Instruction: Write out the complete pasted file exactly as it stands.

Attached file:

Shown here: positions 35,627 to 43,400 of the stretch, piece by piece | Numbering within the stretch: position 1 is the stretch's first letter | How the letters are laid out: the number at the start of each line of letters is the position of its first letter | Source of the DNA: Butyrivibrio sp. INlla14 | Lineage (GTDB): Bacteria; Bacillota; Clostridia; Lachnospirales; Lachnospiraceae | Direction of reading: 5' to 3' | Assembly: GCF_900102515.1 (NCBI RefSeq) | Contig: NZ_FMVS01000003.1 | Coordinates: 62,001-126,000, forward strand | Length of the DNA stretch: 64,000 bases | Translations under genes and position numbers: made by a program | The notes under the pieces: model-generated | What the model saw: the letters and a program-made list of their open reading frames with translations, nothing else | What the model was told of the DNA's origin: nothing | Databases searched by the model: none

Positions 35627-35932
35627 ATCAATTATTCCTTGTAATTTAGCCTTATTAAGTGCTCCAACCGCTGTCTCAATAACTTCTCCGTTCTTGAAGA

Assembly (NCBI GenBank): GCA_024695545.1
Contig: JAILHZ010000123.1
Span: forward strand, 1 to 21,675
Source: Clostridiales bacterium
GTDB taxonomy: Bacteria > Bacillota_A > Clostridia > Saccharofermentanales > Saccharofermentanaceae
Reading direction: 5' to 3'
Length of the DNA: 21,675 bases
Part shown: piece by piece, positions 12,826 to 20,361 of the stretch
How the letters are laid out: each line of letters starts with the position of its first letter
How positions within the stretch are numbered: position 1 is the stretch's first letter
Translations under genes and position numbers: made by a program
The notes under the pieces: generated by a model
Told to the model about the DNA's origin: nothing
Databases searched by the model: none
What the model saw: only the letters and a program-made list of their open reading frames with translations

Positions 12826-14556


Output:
Shown here: positions 35,627 to 43,400 of the stretch, piece by piece | Numbering within the stretch: position 1 is the stretch's first letter | How the letters are laid out: the number at the start of each line of letters is the position of its first letter | Source of the DNA: Butyrivibrio sp. INlla14 | Lineage (GTDB): Bacteria; Bacillota; Clostridia; Lachnospirales; Lachnospiraceae | Direction of reading: 5' to 3' | Assembly: GCF_900102515.1 (NCBI RefSeq) | Contig: NZ_FMVS01000003.1 | Coordinates: 62,001-126,000, forward strand | Length of the DNA stretch: 64,000 bases | Translations under genes and position numbers: made by a program | The notes under the pieces: model-generated | What the model saw: the letters and a program-made list of their open reading frames with translations, nothing else | What the model was told of the DNA's origin: nothing | Databases searched by the model: none

Positions 35627-35932
35627 ATCAATTATTCCTTGTAATTTAGCCTTATTAAGTGCTCCAACCGCTGTCTCAATAACTTCTCCGTTCTTGAAGA

Assembly (NCBI GenBank): GCA_024695545.1
Contig: JAILHZ010000123.1
Span: forward strand, 1 to 21,675
Source: Clostridiales bacterium
GTDB taxonomy: Bacteria > Bacillota_A > Clostridia > Saccharofermentanales > Saccharofermentanaceae
Reading direction: 5' to 3'
Length of the DNA: 21,675 bases
Part shown: piece by piece, positions 12,826 to 20,361 of the stretch
How the letters are laid out: each line of letters starts with the position of its first letter
How positions within the stretch are numbered: position 1 is the stretch's first letter
Translations under genes and position numbers: made by a program
The notes under the pieces: generated by a model
Told to the model about the DNA's origin: nothing
Databases searched by the model: none
What the model saw: only the letters and a program-made list of their open reading frames with translations

Positions 12826-14556